TEL AVIV — Here at the centrist Yesh Atid’s election night gathering in Sokolov late on Tuesday night, there was laughter, enthusiasm, plenty of cheers, some tears and also a fair amount of shock — and that was before the TV exit polls were published at 10 p.m.
For hours, the buzz had been that Yair Lapid’s new faction was going to do well — first that it was battling the hard-line Jewish Home for the title of second-largest Knesset party, and then that it was easily in second place to Likud-Beytenu and heading for up to 20 seats.
And then came the TV polls, predicting 18 or 19 seats. “We did it!” the crowd yelled.
All of the party’s new MKs are fresh to the political scene, but if Yesh Atid’s performance came as a surprise, people here said it shouldn’t have. The team — a broad coalition that includes community activists and educators, Ethiopians, Russian-speakers, women, and rabbis — may be new on the block but, Yesh Atid members said, that’s a good thing, and the voters clearly thought so too.
“It’s time for new people, for fresh faces, and we’re very excited about it,” said Rabbi Dov Lipman, an influential religious leader who’s originally from the US, works toward ultra-Orthodox participation in the workforce and will be entering the Knesset as Yesh Atid’s No.17. “It’s an honor to be part of such a special group of people. We’re brothers and sisters, we love each other. That unity is part of our success. I think people in Israel need to realize that we can work best by working together, not pulling ourselves apart.”
Lipman also said the rise of Yesh Atid is a good thing for the Anglo-Saxon community in Israel. “To have come here eight years ago and to be, hopefully, on the verge of being an MK is very exciting,” he said, tearing wetting his eyes. “There’s also a sense of responsibility. I want to represent that community and give them the representation they haven’t had.”
Another achievement for Yesh Atid is that it’s set to bring to the Knesset the first Ethiopian female MK, attorney Penina Tamnu-Shata.
“My parents are going to be so proud!” said the party’s No. 14, bubbling with enthusiasm. “Coming from Ethiopia, this has been a very long road — there were many moments that were trying and wore me down. But it was always important to be in a place where I could change things.”
In the Knesset, she said she hopes to be a role model for the youngsters in her community, working on social justice issues. “I plan on there being many more politicians from my community.” She smiled broadly.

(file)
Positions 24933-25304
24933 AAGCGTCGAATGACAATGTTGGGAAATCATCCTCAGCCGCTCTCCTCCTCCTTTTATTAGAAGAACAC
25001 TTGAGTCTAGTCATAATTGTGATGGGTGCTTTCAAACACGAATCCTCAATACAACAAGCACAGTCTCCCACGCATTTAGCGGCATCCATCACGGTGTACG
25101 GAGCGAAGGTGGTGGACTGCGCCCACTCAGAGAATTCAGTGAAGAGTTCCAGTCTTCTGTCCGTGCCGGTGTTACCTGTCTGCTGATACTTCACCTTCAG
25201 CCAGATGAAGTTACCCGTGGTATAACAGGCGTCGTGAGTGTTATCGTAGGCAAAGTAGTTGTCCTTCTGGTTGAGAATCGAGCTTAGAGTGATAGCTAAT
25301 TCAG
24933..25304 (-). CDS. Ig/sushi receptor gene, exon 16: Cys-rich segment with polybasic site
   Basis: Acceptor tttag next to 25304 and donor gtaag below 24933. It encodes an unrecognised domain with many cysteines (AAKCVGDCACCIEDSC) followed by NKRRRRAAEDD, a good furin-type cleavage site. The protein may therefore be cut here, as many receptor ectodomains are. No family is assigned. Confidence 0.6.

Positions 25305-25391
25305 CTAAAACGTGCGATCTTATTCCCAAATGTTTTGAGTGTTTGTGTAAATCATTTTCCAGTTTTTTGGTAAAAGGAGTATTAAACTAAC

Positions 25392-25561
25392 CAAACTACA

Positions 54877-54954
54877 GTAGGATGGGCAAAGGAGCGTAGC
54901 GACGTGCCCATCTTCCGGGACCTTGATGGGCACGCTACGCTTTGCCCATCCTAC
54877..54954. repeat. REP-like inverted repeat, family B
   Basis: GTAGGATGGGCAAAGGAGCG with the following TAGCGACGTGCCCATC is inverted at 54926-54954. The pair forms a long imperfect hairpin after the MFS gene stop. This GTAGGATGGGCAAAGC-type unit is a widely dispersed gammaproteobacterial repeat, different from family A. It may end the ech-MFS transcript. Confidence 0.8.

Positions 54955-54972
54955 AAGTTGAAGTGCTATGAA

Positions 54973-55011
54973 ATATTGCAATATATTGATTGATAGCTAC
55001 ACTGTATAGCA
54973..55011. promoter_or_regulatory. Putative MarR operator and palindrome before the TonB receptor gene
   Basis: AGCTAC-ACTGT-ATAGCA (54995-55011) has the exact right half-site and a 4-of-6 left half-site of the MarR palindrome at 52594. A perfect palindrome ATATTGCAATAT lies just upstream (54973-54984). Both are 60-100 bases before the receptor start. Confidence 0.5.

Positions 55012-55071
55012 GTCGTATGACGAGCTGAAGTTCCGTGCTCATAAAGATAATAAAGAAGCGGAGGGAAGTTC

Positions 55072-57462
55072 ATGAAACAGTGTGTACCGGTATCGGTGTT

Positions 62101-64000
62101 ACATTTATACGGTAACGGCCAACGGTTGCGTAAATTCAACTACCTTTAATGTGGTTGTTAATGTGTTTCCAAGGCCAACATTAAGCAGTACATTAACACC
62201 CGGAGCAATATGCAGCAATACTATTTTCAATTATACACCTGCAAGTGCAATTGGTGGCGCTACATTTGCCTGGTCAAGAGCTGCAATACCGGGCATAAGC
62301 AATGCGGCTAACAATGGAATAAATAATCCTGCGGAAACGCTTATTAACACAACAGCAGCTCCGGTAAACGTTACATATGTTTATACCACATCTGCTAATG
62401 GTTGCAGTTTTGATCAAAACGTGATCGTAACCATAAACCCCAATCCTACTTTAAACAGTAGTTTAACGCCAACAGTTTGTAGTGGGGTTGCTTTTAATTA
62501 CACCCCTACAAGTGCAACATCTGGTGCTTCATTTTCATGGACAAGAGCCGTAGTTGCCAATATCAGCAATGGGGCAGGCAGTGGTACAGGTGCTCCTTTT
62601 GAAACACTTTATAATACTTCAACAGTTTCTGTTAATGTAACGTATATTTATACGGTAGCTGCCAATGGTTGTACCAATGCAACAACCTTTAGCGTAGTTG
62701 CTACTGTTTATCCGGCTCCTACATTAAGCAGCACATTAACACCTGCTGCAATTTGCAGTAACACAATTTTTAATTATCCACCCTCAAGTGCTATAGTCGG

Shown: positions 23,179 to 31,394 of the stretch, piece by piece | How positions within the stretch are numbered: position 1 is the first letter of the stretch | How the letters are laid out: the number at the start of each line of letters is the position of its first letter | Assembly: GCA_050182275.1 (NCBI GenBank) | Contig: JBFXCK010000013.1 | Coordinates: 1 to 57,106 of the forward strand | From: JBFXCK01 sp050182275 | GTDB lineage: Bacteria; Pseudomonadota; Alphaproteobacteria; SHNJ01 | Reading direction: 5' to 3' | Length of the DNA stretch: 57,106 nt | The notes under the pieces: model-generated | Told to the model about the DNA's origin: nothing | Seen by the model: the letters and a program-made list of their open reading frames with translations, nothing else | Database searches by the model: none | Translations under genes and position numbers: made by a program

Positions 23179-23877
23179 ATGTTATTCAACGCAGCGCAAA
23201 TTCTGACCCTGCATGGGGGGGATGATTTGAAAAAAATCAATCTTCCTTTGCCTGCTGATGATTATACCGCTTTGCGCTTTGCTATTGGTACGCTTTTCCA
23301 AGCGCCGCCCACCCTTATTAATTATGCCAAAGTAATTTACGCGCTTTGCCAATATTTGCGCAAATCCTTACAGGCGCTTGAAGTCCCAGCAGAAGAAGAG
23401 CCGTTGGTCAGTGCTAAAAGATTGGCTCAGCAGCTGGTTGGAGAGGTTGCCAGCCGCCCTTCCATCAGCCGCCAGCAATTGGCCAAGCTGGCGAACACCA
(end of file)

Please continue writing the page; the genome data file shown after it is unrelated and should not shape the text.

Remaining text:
A common theme heard around the room was that Yesh Atid managed to bring the middle class and its concerns — housing, education, and healthcare — back to the center of the agenda. Yifat Kariv, a prominent women’s rights activist who, as the list’s No. 16, is also set to enter the Knesset, put it this way: “We returned the nation to the center, to its people. The nation spoke tonight by choosing us, and it’s really an exciting feeling.”
Arriving at Beit Sokolov after midnight, Lapid was rapturously received, obviously. In his speech, he evoked his father, former minister and journalist Yosef “Tommy” Lapid, and what he said was his father’s devotion to his constituents. “Tonight, I understand him, and that sense of responsibility.”
To roars from the crowd, he went on: “During the entire campaign season, the one sentence I heard repeated all across Israel, from Metula to Eilat, was, “Don’t forget us when you’re elected. Don’t be like all those [politicians] who once they were chosen, forget about us.’ Now, we’ve been chosen, and we didn’t forget. I won’t forget. I will not forget.” Cue massive cheering.
He gave every indication of readiness to join a Benjamin Netanyahu-led coalition, but only if it is a broad one.
Those who voted for Yesh Atid, Lapid said, “voted for the sake of normalcy, for trust between people, for the right to education and housing.” And those demands had to be met “together,” he added. “Today the people chose to say no to the politics of hatred and fear. They said no to extremism. Look at the Yesh Atid list, we have people who are Ashkenazi, Sephardi, Orthodox, secular, those from the center and from the periphery, men, and many, many women.”
“What is good for Israel doesn’t belong on the right or on the left, but in finding something in the center, something that is just,” he continued. “With people who can listen to others, with those who can engage in dialogue, who remember that we are not here at the expense of one another, but that we are here with one another.”
The applause was deafening. “Yesh Atid, banu leshanot!” the crowd chanted. There is a future, we’ve come to achieve change.